Does clutter control your life?
Respond "true" or "false" to the following statements:

T F It often takes you a few minutes to locate something among the molehills of papers, books and files around you.
T F Sometimes you want to file or put something away, but you don't immediately have an appropriate place to store it.
T F You pay bills late, because you have forgotten about them.
T F You lose your keys, at least twice a week.
T F You vacillate between pointing out that clutter is considered a sign of creativity and apologizing to visitors for the mess.

If you've answered "true" to three or more statements, vow to organize, one space at a time, using the tips below.

You vow for the last time: You're going to be a more organized, efficient person. And for a few days, you are. Then, you lose your keys. Or a bill gets buried. Or papers pile up around you like mini Leaning Towers of Pisa.

When clutter overtakes order, your feeling of control isn't all that gets a shake-up. "When you have a system that's not working for you, you can lose confidence in yourself and your ability to create a system that does work," says Julie Morgenstern, author of Organizing from the Inside Out (Henry Holt/Owl, 1998). Factor in the stress that comes with feeling overwhelmed, and disorganization becomes more than a nuisance: It's detrimental to your well-being. And when you waste time putting out fires caused by disorganization, important things fall by the wayside. You meant to sign up for that series of dance classes, but missed the deadline. Or you swore you'd commit to your evening gym workouts, and instead got stuck catching up on work buried on your desk.

The good news is that being organized isn't a talent you're born with. Most people have just never learned how, says Morgenstern. Here, get-started steps to gaining peace of mind:

1. Don't binge and purge. "The most common mistake is waiting until you can't take it anymore, then attacking without forethought," says Morgenstern. Two symptoms: rushing out to buy containers and other organizers, or diving in with a fierce determination to throw lots of things out. Neither creates lasting results. You don't yet know enough about what to keep, so you buy the wrong containers, says Morgenstern. And you also don't know enough about what to get rid of. Organizing is identifying what not to throw away, and giving those items a consistent home.

2. Start with the room you use most. Many people clean out the garage first but don't spend enough hours there to feel the benefits of their work and wind up feeling like they've wasted their time, says Morgenstern. When you finish organizing your work space or living room, your life feels instantly improved, and you'll be encouraged to take on the next space.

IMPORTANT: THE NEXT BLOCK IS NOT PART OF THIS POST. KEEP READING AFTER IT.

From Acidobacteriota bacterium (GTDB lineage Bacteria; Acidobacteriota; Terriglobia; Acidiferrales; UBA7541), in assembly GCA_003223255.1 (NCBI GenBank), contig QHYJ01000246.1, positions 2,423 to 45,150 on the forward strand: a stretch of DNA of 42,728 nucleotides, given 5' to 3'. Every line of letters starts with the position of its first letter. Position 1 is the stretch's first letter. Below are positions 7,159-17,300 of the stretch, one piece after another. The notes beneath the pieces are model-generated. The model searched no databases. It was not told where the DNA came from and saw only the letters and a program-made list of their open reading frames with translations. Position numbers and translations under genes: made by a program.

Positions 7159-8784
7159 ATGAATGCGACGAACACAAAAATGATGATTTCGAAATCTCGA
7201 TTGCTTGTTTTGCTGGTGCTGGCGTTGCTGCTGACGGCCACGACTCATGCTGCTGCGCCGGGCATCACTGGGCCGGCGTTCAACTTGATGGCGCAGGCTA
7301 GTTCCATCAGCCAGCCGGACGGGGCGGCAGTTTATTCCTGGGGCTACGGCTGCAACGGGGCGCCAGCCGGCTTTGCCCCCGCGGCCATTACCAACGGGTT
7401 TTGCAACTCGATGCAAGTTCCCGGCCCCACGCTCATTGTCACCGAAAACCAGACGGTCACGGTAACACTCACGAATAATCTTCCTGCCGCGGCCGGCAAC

3. Stick to one room at a time. When you're organizing any space, give yourself a "belongs elsewhere" box, so you won't be tempted into another room -- and a project for another day. Deliver stray items when you finish.

4. Think kindergarten. Morgenstern uses the same model for any space: a kindergarten classroom. "Kindergarten is a very organized place," she says. Five-year-olds can find things and put them away, because the room is divided into activity zones and each activity is stored at its point of use. Start by noting all that you do in a room and where. If you do work in bed, keep glasses and pens in your night stand. If you read magazines in an armchair, put them in a basket beside it. If you drop your keys as you walk in, hang a key hook by the door.

5. Make it fun to put stuff away. Buy a beautiful basket to store newspapers in. If you do paperwork at the dining-room table, get filing cabinets that match your decor, or file boxes that fit in a sideboard. Group color-coded folders by subject.

6. Schedule un-fun stuff. Mark on a calendar two dates a month to pay bills, respond to notes, etc. "It won't get done when you feel like it, or in your spare time," says Morgenstern.

7. Maintain your system. Spend a few minutes a day in each room putting away mail or anything that can accumulate, says Morgenstern. Reassess your system often to prevent the formation of piles to sort through. Finally, pat yourself on the back for creating a new less-mess, less-stress life.

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